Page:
I do look forward to continuing this journey.  The results happened quicker than I expected them to.  And here's where the athlete helps the singer -- the more fit I am, the better I feel as singer.  My lines are longer.  The breath control is the best it's been in years.  The concert I did this past Sunday didn't wear me out.  For years, I've told my students to go do something active -- even just go for a walk.  Aside from yoga, I didn't consistently take my own advice.  I'm happy to report that this has changed over the last few months - this singer needs a few more track suits because the gym rat is here to stay.

Thursday, April 26, 2012

The Brain's School Year Review

The school year isn't quite over yet, but we're coming down the homestretch.  We'll be taking a break for July and August -- The Peanut has 4 weeks of summer camp lined up and (if we get enough sign-ups), I'll be running four weeks of summer camps for the music school I'm involved with.  Between camps, vacations, and just the need for some downtime, we cannot (nor we probably ever will be) one of those year-round schooling kind of families.

As I look ahead to next school year -- which I've been doing now for several months -- it's helpful to reflect on what worked and didn't work.

Scheduling.  This year, I got rid of the notion of "school vacation weeks".  Last year, I found it really challenging to get us back on track if we took more than a long weekend off.  Our school weeks have ranged from 2 days to a full 5 days - most are 4 or 5 day weeks.  Occasionally we even did school on the weekend.  I found that this gave me more flexibility than trying to stick to a more standard routine, but it wasn't without its issues.

The issue actually lies in the balance of my work life and my teacher life.  Currently, I work on the afternoons of Monday, Wednesday, and Friday.  We have a nanny that watches The Peanut when I'm working.  Tuesday mornings, we meet with the home school group for a couple of hours.  Thursday afternoon is gymnastics.  We will occasionally meet with the home school on Thursday and/or Friday mornings as well.  While I can rely on the nanny to handle some things for school, I don't want her to do the entire lesson plan for a day.  While I have done this in the past with our previous nanny, I feel that it's different now -- Wombat and I are the ones who are responsible for educating The Peanut, not the nanny.  Further, the previous nanny was an early childhood education major who brought a lot to the table in this area, so I felt she really rounded out, if not augmented what we were doing.  The current nanny has different strengths and still augments what we do, but in a very different way.  My point is this: we have a limited time each week for The Peanut and I to sit down and get our work done so if something comes up, I need to do a bit of juggling across the coming weeks to make sure that I'm comfortable that we're doing enough.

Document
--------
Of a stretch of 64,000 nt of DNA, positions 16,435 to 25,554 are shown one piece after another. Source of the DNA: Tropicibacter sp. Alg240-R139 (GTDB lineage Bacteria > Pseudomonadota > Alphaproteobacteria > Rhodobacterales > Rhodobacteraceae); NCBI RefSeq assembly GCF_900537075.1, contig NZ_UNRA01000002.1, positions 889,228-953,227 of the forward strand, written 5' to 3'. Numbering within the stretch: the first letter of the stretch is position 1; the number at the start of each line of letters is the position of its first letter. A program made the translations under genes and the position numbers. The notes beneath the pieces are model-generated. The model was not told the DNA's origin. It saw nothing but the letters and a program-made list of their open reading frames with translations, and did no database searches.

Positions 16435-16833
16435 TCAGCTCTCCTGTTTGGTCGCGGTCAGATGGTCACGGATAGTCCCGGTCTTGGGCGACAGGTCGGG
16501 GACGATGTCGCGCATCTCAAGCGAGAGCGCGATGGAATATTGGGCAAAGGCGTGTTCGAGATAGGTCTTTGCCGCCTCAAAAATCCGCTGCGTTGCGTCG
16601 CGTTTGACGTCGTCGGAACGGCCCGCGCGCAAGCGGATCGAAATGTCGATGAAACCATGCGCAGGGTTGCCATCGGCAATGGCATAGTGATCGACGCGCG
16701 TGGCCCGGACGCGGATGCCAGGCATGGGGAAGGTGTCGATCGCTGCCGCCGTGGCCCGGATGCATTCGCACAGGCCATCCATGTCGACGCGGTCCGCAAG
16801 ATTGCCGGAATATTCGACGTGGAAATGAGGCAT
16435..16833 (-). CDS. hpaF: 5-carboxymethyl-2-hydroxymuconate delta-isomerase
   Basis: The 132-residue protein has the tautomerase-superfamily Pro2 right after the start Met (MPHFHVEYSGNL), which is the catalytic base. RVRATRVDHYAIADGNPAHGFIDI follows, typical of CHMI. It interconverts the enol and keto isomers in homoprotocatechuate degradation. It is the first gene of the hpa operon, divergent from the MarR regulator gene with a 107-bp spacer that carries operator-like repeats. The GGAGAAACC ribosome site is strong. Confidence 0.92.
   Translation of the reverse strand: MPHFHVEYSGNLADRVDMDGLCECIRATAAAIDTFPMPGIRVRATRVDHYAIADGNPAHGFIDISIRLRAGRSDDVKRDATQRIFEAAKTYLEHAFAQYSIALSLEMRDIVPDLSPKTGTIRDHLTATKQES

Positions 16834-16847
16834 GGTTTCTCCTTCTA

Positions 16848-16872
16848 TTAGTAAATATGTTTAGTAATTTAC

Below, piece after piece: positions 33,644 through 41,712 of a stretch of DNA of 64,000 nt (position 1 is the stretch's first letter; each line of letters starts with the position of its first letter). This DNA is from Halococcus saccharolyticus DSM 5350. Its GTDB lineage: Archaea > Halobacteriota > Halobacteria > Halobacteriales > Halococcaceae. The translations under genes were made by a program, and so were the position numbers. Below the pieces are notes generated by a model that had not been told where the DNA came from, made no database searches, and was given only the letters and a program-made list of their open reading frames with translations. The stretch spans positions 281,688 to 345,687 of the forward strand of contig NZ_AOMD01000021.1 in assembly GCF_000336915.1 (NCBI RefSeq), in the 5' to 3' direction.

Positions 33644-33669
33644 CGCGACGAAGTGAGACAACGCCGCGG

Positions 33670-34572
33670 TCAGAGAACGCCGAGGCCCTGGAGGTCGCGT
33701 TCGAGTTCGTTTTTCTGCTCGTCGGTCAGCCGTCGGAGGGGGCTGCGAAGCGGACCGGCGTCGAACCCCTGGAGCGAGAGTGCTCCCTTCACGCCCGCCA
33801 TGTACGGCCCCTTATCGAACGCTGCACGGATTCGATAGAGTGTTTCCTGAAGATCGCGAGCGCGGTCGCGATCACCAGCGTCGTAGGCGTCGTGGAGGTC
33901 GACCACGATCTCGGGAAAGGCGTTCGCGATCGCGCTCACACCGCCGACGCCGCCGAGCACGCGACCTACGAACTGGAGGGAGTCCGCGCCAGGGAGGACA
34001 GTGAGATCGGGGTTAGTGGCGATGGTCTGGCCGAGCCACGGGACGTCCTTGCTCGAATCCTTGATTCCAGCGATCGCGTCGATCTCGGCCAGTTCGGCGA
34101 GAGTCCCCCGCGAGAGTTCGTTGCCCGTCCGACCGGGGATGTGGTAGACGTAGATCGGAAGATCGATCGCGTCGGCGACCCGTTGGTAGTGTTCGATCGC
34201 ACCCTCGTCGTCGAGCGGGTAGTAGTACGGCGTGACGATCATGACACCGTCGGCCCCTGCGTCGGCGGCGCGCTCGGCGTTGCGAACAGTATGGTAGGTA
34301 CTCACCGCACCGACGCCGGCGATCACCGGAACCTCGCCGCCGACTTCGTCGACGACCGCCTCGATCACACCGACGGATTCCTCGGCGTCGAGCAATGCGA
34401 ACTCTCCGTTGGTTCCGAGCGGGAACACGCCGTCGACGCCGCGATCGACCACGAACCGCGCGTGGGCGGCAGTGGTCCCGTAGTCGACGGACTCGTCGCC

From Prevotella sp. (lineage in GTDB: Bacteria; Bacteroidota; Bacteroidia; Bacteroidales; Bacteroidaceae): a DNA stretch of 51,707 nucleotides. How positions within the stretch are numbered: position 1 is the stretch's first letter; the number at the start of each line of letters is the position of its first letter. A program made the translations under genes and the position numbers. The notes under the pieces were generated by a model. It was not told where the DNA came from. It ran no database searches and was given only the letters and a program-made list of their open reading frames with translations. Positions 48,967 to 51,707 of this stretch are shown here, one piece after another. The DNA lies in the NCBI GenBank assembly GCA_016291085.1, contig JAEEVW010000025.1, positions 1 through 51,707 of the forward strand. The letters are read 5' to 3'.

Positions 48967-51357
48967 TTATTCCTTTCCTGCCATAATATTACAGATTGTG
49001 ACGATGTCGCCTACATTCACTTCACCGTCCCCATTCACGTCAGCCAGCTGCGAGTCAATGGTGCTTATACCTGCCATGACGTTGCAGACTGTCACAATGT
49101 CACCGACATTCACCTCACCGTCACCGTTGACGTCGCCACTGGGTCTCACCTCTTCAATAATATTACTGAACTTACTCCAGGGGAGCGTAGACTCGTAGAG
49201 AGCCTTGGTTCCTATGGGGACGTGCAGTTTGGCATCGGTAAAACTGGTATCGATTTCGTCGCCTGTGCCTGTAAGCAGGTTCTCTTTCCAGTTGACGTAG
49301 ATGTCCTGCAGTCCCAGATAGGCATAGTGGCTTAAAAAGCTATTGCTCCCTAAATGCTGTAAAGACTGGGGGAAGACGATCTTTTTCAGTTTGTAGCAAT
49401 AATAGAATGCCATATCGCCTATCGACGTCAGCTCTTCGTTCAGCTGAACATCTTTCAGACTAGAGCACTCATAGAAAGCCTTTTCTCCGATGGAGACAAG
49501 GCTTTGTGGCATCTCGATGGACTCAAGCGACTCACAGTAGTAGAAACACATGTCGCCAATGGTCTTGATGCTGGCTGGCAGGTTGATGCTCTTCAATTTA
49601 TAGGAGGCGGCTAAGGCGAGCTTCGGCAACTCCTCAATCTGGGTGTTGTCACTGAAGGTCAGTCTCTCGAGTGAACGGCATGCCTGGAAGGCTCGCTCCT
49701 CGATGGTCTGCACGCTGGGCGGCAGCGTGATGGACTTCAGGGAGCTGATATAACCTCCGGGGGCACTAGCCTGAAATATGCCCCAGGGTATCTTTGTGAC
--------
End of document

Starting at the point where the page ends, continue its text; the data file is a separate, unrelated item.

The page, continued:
In reality, I'm sure that I'm being overly anal about the whole thing as I suspect that we have gotten more done this year than most grade schoolers - and the added bonus is that we're having fun while we're doing it (most of the time, at least).  I also know that she's experienced stuff this year that a lot of kids don't, so that's a win as well.  I will probably continue to be anal about this one aspect, though, because it is my nature.  I'm OK with this because I've learned to let it go on many other fronts.